The meaninglessness of sought-after political endorsements
Richard Gephardt, retiring from the presidential race after his defeat in Iowa, hardly had time to lick his wounds before other candidates were on the telephone asking if he would transfer some of his endorsements to them.
The prize catch, with an eye to next Tuesday's South Carolina primary, was sixth-term Rep. James Clyburn, South Carolina's leading black politician. He indicated he will now endorse Sen. John Kerry. Other Gephardt supporters, now available if they choose to make second choices, include House Democratic leader Nancy Pelosi and actor Michael Douglas.
There is some question whether endorsements, from politicians or celebrities, do very much for a candidate. Howard Dean suffered an ignominious loss in Iowa despite a galaxy of endorsements that included Iowa's leading politician Sen. Tom Harkin, former presidential candidates Al Gore and Bill Bradley, Illinois Rep. Jesse Jackson Jr., and, on the eve of the caucuses, a well-timed pat on the back - but not an official endorsement - from former President Jimmy Carter.
Brookings Institution scholar Tom Mann told me that no endorsement can counteract the effect of a negative impression created by the candidate, as happened with Dr. Dean in Iowa.
It appears that some leading Democrats tend to endorse whoever seems to be the front-runner in the hope of cutting short the internecine battle and permitting Democrats to rally around a single figure. Thus Dean's support included establishment figures who would normally not back an insurgent.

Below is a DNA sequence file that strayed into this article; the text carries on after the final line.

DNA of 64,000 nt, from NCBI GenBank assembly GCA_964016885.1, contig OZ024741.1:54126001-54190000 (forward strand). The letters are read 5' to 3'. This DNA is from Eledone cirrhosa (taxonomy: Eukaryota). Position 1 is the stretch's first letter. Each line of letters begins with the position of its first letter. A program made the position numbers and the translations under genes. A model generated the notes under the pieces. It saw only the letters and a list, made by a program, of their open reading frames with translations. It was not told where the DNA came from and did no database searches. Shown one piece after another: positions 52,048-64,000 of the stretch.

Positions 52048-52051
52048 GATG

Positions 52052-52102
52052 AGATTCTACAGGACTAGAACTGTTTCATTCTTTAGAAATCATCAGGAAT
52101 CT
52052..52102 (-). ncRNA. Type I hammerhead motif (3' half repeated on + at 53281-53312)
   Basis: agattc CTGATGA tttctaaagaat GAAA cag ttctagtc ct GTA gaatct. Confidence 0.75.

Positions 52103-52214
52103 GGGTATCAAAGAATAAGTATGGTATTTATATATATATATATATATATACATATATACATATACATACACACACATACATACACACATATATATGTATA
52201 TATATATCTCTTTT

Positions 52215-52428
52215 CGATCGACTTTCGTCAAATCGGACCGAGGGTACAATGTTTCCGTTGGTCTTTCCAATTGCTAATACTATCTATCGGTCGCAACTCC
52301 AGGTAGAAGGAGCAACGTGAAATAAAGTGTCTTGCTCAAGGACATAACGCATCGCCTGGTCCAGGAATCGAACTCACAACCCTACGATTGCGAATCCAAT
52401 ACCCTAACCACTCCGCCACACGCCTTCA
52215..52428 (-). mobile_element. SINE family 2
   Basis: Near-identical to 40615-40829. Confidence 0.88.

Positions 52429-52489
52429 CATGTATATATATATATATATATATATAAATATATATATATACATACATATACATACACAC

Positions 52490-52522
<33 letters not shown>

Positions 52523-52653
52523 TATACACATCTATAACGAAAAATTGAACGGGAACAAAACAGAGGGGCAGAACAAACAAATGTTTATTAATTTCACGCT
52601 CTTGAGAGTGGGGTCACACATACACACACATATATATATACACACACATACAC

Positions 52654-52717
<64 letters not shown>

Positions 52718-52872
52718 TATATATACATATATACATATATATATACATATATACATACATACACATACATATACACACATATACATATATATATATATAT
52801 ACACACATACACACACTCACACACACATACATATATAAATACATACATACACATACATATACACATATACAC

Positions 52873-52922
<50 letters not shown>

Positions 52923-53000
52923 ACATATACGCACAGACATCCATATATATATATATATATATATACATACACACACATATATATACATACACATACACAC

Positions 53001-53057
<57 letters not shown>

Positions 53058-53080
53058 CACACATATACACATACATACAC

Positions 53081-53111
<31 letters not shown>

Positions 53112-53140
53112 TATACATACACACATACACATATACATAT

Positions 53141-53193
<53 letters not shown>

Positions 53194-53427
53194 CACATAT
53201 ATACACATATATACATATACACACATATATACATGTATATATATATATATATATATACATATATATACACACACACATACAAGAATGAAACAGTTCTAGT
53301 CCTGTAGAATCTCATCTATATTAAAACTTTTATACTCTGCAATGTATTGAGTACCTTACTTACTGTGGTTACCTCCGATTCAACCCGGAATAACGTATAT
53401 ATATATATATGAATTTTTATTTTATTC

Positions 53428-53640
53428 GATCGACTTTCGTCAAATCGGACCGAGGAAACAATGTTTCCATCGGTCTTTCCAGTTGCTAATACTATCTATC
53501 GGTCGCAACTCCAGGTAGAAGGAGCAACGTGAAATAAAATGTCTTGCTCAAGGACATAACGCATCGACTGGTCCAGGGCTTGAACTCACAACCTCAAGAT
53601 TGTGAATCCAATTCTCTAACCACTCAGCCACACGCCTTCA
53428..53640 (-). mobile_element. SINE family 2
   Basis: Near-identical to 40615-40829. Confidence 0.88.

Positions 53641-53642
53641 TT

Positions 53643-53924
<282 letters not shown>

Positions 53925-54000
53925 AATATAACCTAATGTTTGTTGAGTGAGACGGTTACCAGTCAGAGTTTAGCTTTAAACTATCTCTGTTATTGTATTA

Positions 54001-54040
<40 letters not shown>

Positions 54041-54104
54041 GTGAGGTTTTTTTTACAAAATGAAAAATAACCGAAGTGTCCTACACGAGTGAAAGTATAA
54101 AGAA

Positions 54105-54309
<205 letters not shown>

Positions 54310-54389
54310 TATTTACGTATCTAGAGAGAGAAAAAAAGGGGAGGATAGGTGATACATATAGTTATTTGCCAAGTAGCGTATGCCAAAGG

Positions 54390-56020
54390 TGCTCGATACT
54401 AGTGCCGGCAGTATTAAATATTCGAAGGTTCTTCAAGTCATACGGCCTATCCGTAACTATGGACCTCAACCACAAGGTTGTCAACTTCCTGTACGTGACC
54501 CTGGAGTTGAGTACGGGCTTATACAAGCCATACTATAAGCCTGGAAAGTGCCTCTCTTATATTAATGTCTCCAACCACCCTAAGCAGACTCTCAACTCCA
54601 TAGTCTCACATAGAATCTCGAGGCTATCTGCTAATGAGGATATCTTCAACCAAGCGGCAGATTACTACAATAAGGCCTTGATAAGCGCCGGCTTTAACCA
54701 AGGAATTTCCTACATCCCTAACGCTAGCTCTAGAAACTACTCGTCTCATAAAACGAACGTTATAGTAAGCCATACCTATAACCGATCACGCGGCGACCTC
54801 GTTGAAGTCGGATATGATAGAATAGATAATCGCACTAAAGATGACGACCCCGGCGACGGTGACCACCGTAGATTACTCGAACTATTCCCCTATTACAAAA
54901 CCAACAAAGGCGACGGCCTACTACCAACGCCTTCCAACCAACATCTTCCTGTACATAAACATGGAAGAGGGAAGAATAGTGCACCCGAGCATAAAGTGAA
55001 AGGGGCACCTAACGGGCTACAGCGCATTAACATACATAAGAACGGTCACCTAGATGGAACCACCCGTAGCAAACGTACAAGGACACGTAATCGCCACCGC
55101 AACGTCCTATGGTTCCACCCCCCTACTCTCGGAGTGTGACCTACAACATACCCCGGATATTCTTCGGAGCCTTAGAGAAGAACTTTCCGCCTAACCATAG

Senator Kerry won in Iowa and New Hampshire with a less imposing list of backers, who included Sen. Dianne Feinstein, former senator and former presidential candidate Gary Hart, and Aaron Sorkin, the creator of television's "The West Wing." But, the star of "The West Wing," Martin Sheen, endorsed Dean. Important to Kerry's victory in New Hampshire was that his Massachusetts colleague, Sen. Edward Kennedy, not only endorsed him but also campaigned for him.
One endorsement none of the candidates has succeeded in getting is that of former President Bill Clinton. He is too practiced a politician to stick his neck out for a front- runner who could, at any juncture, become a rear-runner. He says he will endorse whoever is the choice of the Democratic convention, at which point his endorsement will be a formality.
So what are endorsements all about? I don't recall any candidate who credited endorsements with winning the nomination. But endorsements are a time-honored tradition good for a small headline and likely to remain with us.
• Daniel Schorr is a senior news analyst at National Public Radio.